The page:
QUEENSLAND, Australia — It’s been well-documented in recent years that sitting down all day at work can be terrible for your health — though the benefits of standing have been much more debatable. Now a new study takes the research a step further: standing up while you work and walking on a treadmill desk is excellent for the brain — boosting productivity and cutting stress levels.
Researchers at the University of Queensland monitored 20 adults who were tasked with completing work on three different desks: a sit-stand desk that allowed them to stand up while working; a sit-walk desk that had them walk slowly on the job; and a traditional sit-only desk.
The participants submitted saliva samples in both the morning and the afternoon to have their stress levels calculated, and they were fitted with electroencephalography (EEG) caps to monitor brain activity and attention levels while they worked.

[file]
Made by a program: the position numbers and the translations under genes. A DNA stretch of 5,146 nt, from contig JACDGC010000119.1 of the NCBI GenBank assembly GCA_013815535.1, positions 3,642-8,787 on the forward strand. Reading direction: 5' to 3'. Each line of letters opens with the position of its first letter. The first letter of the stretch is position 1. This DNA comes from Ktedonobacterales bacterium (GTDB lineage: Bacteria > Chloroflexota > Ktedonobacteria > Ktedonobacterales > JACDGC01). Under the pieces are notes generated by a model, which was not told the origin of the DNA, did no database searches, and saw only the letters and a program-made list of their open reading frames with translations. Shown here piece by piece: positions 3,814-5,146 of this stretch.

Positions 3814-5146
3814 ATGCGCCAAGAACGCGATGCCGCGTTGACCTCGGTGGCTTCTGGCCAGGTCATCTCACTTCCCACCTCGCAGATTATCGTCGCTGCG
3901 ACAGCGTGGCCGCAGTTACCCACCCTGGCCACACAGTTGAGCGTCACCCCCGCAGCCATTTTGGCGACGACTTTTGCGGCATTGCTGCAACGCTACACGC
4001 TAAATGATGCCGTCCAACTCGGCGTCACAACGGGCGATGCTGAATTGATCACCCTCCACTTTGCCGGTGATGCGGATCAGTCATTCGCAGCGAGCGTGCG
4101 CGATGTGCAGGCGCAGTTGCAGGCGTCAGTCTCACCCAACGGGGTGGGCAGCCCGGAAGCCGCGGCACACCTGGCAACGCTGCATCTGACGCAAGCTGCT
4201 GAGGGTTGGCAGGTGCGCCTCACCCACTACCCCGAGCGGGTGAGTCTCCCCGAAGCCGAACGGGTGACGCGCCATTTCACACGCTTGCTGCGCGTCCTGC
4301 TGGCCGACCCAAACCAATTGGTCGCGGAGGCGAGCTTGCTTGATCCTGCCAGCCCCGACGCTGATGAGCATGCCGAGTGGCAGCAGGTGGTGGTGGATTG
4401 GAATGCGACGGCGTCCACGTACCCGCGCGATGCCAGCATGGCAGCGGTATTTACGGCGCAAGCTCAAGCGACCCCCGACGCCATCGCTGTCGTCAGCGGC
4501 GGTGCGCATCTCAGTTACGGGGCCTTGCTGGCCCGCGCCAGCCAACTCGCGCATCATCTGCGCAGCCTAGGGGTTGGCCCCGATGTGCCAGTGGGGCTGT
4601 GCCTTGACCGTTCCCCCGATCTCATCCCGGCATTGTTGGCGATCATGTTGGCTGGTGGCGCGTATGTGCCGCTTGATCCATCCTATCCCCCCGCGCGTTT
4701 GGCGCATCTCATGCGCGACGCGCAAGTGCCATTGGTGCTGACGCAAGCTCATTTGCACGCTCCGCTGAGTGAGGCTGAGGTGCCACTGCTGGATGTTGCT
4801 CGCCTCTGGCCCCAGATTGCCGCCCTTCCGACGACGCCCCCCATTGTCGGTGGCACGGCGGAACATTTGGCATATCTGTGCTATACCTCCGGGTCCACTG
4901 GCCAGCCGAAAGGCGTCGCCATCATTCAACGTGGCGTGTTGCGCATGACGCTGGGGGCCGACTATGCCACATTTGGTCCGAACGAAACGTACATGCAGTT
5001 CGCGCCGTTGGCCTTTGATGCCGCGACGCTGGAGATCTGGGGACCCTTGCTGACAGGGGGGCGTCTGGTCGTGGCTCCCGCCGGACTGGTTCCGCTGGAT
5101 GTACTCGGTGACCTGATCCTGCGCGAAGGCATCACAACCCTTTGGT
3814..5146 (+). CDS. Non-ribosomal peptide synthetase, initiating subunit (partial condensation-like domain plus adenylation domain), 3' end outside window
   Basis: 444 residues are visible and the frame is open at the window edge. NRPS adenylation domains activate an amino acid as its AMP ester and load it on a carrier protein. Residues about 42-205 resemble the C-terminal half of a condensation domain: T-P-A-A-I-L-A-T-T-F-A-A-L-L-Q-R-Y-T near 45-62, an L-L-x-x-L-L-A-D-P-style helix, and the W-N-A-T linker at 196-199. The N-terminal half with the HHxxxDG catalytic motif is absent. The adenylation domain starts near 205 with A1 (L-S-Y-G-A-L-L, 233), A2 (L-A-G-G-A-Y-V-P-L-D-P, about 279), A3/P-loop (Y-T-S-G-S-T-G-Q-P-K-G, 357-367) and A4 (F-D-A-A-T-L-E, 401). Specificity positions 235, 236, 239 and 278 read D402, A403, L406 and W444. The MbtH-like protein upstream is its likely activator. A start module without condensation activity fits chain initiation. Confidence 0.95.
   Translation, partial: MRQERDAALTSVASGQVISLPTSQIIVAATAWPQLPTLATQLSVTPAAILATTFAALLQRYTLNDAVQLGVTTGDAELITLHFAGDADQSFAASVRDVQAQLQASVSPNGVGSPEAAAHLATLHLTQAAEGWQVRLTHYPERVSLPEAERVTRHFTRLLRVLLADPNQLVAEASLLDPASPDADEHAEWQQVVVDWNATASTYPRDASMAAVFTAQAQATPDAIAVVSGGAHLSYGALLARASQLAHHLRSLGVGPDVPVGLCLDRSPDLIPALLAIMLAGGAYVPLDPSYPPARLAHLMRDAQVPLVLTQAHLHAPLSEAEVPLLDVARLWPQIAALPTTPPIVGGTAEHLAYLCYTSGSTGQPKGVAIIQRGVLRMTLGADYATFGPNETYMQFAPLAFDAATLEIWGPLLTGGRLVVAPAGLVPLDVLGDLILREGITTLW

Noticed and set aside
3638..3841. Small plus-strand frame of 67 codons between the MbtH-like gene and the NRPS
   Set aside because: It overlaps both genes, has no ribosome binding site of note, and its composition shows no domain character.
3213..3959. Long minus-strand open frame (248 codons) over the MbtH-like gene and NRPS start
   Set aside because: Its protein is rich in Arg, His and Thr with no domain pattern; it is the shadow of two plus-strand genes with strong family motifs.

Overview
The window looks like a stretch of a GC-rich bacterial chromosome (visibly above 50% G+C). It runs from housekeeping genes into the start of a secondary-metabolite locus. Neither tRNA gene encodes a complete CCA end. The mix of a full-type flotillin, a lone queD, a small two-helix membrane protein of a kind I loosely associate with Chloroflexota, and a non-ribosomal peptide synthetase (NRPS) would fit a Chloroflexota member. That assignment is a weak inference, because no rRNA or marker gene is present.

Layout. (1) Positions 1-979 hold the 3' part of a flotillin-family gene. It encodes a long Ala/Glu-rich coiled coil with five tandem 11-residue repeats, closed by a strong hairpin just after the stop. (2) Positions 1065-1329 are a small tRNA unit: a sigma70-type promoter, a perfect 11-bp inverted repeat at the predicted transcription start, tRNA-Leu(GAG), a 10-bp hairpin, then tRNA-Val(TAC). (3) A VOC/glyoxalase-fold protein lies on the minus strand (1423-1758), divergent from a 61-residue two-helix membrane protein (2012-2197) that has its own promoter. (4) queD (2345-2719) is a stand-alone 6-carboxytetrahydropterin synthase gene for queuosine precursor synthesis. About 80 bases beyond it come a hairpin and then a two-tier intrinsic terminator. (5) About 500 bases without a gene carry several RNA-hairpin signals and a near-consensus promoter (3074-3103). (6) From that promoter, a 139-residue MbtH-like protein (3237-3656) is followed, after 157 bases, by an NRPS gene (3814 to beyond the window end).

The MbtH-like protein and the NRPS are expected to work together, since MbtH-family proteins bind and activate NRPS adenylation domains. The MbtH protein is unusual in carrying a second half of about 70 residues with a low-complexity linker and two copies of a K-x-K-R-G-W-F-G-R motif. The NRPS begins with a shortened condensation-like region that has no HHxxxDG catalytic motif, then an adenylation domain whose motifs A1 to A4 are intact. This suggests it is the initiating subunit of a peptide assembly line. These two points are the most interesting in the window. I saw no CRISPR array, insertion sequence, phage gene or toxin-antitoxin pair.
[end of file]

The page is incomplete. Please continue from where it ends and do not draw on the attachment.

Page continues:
When it came to the measurements of stress and attention, the results were clear. Using the sit-stand desk or the sit-walk desk left workers with lower levels of cortisol, the hormone that causes stress, and stronger focus.
“Desks that allow workers to alternate between sitting and standing or walking have shown beneficial effects that contribute to work productivity and successful business outcomes,” says lead researcher Nicholas Gilson, an associate professor with the university’s School of Human Movement and Nutrition Sciences, in a press release.
There was also a notable difference between the measured effects from walking while working and simply standing up. If you’re looking to lower stress, the treadmill desk showed the greatest reduction in cortisol levels (though the sit-stand was still effective). On the other hand, those who used the sit-stand desk showed stronger levels of brain activity while working than those on the treadmill.
“We found people who use activity-promoting desks were more able to focus on urgent tasks, avoid non-urgent tasks and manage stress better than people sitting at a desk all day,” says Gilson. “The workers who used sit-stand or walking desks allocated attention most effectively.”